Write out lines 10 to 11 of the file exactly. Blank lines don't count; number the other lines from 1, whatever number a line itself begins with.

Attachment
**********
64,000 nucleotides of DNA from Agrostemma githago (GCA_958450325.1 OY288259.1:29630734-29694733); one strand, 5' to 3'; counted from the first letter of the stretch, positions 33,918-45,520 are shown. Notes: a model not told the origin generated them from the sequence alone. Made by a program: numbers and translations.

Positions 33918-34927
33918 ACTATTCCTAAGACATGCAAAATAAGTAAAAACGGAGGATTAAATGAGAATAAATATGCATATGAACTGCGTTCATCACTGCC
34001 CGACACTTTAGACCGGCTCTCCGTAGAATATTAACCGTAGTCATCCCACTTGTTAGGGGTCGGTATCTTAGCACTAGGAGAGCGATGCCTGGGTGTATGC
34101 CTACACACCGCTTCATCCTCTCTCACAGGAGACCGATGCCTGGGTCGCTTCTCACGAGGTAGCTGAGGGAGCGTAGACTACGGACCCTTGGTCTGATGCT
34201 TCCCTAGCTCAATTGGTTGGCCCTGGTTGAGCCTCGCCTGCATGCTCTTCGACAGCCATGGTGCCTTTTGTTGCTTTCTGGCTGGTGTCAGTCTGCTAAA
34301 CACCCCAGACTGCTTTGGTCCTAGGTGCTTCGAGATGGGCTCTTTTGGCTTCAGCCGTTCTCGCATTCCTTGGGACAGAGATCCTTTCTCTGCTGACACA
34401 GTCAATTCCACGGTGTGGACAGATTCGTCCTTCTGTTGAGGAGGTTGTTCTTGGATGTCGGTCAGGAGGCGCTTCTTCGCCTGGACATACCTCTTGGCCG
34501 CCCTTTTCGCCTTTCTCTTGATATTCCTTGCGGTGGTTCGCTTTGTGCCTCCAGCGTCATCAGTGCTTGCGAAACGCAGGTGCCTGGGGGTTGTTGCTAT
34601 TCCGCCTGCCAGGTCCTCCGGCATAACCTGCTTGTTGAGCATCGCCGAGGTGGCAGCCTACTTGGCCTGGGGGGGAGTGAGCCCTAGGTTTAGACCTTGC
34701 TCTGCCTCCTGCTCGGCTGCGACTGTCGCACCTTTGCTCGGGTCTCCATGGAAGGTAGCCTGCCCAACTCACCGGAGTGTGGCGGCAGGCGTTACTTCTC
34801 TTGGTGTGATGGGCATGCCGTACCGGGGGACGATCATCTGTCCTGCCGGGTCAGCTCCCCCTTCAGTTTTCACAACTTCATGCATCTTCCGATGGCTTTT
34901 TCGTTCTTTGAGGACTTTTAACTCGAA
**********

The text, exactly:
34601 TCCGCCTGCCAGGTCCTCCGGCATAACCTGCTTGTTGAGCATCGCCGAGGTGGCAGCCTACTTGGCCTGGGGGGGAGTGAGCCCTAGGTTTAGACCTTGC
34701 TCTGCCTCCTGCTCGGCTGCGACTGTCGCACCTTTGCTCGGGTCTCCATGGAAGGTAGCCTGCCCAACTCACCGGAGTGTGGCGGCAGGCGTTACTTCTC